Foreseeing the future in Israeli dance

Israeli choreographer Ronit Ziv finally incorporates a male element into her new rendition of ‘Cassandra.’

RONIT ZIV’S ‘Cassandra’ (photo credit: Courtesy)
RONIT ZIV’S ‘Cassandra’
(photo credit: Courtesy)
‘Everyone has those moments when they see the truth and no one believes them,” says choreographer Ronit Ziv. “When Cassandra is brought back to Troy by King Agamemnon, she looks at the castle but all she sees is blood. Her curse is that she can see the future but no one will believe her.”
The story of Cassandra has intrigued Ziv for many years. Five years ago she presented the first version of Cassandra, a duet for two female dancers. The work went on to be performed around Israel and abroad and enjoyed several different casts.
“Before I started the duet with the women, I wanted to use two men but the timing wasn’t right,” says Ziv.
Now, Ziv has returned to Cassandra with two men, Or Elgarisi and Geva Zaibert.
This past week, Ziv unveiled the new rendition of Cassandra together with another new duet, Say it One Time Only and Never Twice. She will show this program once again on Sunday night at Tmuna Theater.
Elgarisi and Zaibert stand at the back of the stage in Tmuna’s Amphitheater, preparing to begin a run of the 12-minute duet. They are bare-backed and barefoot, in high-wasted pants. Their torsos are adorned with a long strip of black duct tape.
“I spent some time in Athens,” explains Ziv as the dancers stretch their feet and get in place. “At the entrance to the temple in the Acropolis, there are these enormous statues. I noticed how their torsos were their prominent feature. I wanted to accent the dancers’ backs so I asked them if they could have open backs. For the women, that meant foregoing a bra.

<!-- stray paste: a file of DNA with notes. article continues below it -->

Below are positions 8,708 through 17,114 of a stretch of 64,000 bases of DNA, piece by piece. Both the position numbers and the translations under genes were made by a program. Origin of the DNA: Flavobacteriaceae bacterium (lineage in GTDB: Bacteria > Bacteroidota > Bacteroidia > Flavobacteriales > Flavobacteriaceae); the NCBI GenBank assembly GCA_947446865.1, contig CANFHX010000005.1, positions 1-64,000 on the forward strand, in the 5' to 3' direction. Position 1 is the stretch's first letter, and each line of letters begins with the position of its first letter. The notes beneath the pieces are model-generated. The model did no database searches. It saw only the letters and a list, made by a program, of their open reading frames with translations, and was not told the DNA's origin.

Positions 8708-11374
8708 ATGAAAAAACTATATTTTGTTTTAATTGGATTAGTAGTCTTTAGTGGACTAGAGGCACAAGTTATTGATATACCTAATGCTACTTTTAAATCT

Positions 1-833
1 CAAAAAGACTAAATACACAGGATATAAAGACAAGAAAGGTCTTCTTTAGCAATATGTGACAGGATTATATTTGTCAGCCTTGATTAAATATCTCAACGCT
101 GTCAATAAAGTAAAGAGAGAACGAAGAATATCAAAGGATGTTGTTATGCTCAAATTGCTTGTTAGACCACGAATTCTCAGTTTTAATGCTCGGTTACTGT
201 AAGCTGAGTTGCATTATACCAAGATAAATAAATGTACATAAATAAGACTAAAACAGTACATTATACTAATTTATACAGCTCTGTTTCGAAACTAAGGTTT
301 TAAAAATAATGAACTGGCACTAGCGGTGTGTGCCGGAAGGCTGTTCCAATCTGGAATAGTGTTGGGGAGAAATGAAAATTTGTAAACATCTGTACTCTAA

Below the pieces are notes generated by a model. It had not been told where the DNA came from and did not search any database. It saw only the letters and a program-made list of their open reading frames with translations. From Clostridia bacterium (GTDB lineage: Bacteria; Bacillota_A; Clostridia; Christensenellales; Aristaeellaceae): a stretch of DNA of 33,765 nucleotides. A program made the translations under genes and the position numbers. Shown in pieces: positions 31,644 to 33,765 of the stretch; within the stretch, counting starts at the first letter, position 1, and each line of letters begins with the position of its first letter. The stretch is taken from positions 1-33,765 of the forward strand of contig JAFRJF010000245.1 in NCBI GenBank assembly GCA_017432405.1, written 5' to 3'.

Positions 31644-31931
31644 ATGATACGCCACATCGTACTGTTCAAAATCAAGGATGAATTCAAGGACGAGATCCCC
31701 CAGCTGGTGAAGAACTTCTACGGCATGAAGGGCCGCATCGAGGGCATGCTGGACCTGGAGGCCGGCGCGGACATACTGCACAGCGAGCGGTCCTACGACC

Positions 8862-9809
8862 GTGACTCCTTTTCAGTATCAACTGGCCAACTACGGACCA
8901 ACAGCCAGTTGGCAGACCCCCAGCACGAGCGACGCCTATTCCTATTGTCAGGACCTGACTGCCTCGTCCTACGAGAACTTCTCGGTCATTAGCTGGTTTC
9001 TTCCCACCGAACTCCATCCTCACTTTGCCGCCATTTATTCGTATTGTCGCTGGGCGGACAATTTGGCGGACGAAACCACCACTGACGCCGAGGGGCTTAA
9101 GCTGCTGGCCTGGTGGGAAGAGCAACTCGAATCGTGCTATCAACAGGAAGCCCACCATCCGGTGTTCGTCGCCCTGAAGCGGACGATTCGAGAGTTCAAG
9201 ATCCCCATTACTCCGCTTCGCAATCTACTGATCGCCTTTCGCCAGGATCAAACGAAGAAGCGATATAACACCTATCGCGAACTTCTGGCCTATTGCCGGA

I suggested the duct tape as a solution and the dancers, Sofia Krantz and Geffen Lieberman, immediately agreed. I find that when dancers are enthusiastic about a choice, it’s usually a key decision. With the boys, there was a question of whether to use it, because it isn’t completely necessary.”
Here, Elgarisi intervenes.
“I saw the piece five years ago and I said right away that I wanted to perform it and that I wanted to wear that duct tape.”
The impact goes far beyond the aesthetic, pointing directly at the dissonance the switch between a female and male dancers fosters.
“We really looked at how to transfer the feminine moments to men,” says Ziv.
“When a woman stabs another woman, it is entirely different than when a man does it to another man. It brings up completely different connotations.”
Though short, Cassandra is physically demanding. Set to Johannes Brahms’ Piano Concerto No. 1 in D Minor, the duet is non-stop movement from the first note.
Concise, expressive and harmonious, Cassandra allows for each dancer’s personality to shine through.
The second premiere of the evening, Say It One Time Only and Never Twice, locks dancers Julie Zaoui and Lior Tavori into a tightly entangled and dysfunctional relationship.
“I think we enter relationships with a lot of preconceived notions about what love is and what it looks like,” explains Ziv. “It [Say it One Time Only and Never Twice] starts with him asking her, ‘can I film you?’ There is the contrast between the documentation of life and the reality and it’s painful.”
“I started this duet not really knowing anything about what I would do, which is very unusual for me. I knew there would be a man and a woman and that’s it.
We work with video, with graphics that spread through the space as the piece progresses and with this relationship that is trying to look like what we expect relationships to look like.”
Both pieces will be performed in Tmuna’s Parking Lot Theater, a wide-open space with a corrugated tin ceiling and wooden bleachers.
“I like the Parking Lot because it isn’t really a theater, it’s a room that someone decided would be a performance space. There’s something very open about that.”
Cassandra and Say It One Time Only and Never Twice will be performed on Sunday, July 30 at 8 p.m. For more information, visit